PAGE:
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Does an established ssl connection mean a line is really secure

When I visit a website -- say, https://ebanking.pick-your-bank.com -- my browser (fully patched version of Firefox or IE8/9) will display if it finds everything OK with this https connection / website.

How secure am I that everything is actually OK?

Note: This question asks about https security on a public hotspot. I hope to extend the scope to the following points: (not restricted to public networks, also just my private cable-bound connection to my ISP)

  • Certificates?
  • Browser?
  • (Local) network?

Edit: I would like to qualify the "security" I ask for: For the scope of this question, let's assume that the servers behind the https connection are in fact secure. That is, the "real" servers haven't been compromised and the data there is decently secured. Let's focus on the connection (also server side) and client/network side of things. (This doesn't imply that one should be blind to the possibility of compromised servers. Let's just not focus on this aspect for this question. Thanks.)

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marked as duplicate by Hendrik Brummermann, AviD Sep 27 '11 at 17:30

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1 Answer 1

At risk of sounding very pessimistic, a website using HTTPS actually says almost nothing about how secure a website is, unfortunately. All it tells you is that they use an accepted mechanism to secure the communication link between you and them.

Unfortunately:

  • the encryption used on this link could be insecure
  • you may be connecting to a malicious man-in-the-middle, and if you don't know how certificates work you may not spot this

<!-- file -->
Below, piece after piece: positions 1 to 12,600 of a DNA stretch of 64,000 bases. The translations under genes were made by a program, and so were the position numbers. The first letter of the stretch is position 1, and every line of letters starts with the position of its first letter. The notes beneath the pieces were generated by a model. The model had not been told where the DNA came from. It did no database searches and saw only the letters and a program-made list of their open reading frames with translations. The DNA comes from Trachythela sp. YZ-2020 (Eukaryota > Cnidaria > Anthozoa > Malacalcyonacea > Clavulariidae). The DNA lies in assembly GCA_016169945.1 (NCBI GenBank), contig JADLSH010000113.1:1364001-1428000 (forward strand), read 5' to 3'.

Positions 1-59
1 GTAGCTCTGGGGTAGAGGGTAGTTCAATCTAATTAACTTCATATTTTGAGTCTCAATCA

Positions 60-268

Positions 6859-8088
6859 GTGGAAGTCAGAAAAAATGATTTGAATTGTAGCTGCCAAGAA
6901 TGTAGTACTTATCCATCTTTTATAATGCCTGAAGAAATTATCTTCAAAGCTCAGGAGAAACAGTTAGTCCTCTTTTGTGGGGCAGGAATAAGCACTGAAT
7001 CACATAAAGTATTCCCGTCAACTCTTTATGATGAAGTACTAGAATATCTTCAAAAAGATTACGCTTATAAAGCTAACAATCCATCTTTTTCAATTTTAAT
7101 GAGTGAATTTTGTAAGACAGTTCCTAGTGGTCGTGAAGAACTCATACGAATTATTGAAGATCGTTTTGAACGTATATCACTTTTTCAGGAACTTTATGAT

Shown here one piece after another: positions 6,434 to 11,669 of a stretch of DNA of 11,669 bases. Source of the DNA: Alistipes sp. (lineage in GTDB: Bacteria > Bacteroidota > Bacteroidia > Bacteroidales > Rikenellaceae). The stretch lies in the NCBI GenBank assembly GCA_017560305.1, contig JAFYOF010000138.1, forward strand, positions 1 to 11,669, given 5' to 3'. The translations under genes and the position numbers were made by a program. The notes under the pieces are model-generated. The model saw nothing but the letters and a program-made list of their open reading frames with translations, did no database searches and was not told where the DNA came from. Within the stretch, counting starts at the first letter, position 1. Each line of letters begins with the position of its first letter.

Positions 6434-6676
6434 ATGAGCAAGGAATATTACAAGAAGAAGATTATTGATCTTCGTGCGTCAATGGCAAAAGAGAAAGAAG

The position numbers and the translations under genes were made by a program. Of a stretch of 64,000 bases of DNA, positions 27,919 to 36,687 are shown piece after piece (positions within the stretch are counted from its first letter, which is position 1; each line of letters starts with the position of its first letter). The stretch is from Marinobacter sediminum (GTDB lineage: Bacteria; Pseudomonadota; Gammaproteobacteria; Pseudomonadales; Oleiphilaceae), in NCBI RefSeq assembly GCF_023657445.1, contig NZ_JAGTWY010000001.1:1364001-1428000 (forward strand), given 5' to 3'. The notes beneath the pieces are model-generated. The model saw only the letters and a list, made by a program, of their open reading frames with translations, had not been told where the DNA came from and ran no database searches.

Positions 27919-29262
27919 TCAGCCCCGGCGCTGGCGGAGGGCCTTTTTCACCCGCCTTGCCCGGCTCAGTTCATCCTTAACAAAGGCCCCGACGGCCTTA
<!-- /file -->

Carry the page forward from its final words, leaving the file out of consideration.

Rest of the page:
• the website itself may have many insecurities
  • the server the website is hosted on may be vulnerable
  • etc.

The only real benefit is that if HTTPS is used correctly, your communication is encrypted, which does provide an increased level of security for the end user than a site which doesn't.

correct in this scenario means:

  • you trust that the certificate presented to your browser is the one for the website your are trying to get to (your mileage may vary)
  • the version of SSL on the server is up to date and is only using strong algorithms (have a look here)

But as I said before, this can tell you nothing about the security of the server itself.

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Yes, you do sound pessimistic :-) -- May I suggest that your answer is missing the second half? Namely: Assuming https is "used correctly" on the server side, how secure is it? What can I do to make sure it "is used correctly"? thanks! –  Martin Sep 27 '11 at 15:23
    
@Martin - quick update for you –  Rory Alsop Sep 27 '11 at 15:30
    
I'm in agreement with @RoryAlsop on this. The question is roughly like asking "How safe is a car with a steel frame?" There's so much involved in a site's security that's outside of the scope of TLS that there's simply no way to make any kind of meaningful inferences. And that's even assuming they do TLS correctly (ex. latest version when possible, good selection of cipher suites, avoiding protocol downgrade attacks), which few sites manage. –  Stephen Touset Mar 21 at 18:24

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